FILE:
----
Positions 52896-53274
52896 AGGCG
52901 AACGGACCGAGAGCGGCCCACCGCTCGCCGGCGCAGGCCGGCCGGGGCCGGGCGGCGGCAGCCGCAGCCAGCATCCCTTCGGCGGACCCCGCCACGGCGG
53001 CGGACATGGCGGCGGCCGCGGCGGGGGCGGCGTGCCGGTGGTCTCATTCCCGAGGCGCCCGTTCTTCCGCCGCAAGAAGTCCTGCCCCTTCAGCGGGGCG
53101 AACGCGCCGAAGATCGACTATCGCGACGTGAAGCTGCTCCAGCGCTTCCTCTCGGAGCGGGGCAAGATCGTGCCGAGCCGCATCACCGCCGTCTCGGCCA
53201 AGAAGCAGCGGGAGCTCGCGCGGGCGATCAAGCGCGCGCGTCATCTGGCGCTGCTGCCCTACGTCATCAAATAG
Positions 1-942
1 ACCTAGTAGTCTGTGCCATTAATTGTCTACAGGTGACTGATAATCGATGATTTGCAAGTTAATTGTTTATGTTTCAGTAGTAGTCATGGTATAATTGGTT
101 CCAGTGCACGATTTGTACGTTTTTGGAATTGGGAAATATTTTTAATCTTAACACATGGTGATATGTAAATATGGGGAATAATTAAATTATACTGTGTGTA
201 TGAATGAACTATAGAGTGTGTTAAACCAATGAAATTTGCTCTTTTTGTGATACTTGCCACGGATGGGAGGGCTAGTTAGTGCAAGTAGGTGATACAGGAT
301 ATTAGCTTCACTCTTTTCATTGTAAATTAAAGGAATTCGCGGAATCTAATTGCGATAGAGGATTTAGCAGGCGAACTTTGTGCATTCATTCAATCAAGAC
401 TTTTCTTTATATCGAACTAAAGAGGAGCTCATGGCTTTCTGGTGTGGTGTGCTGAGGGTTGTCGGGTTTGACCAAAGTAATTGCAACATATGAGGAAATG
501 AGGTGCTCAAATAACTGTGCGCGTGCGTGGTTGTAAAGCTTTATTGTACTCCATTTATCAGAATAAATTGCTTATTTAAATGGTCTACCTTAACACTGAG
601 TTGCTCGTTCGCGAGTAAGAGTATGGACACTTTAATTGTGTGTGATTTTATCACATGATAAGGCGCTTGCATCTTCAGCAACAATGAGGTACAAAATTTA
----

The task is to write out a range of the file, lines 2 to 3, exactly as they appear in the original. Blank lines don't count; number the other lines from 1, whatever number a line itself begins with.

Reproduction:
52896 AGGCG
52901 AACGGACCGAGAGCGGCCCACCGCTCGCCGGCGCAGGCCGGCCGGGGCCGGGCGGCGGCAGCCGCAGCCAGCATCCCTTCGGCGGACCCCGCCACGGCGG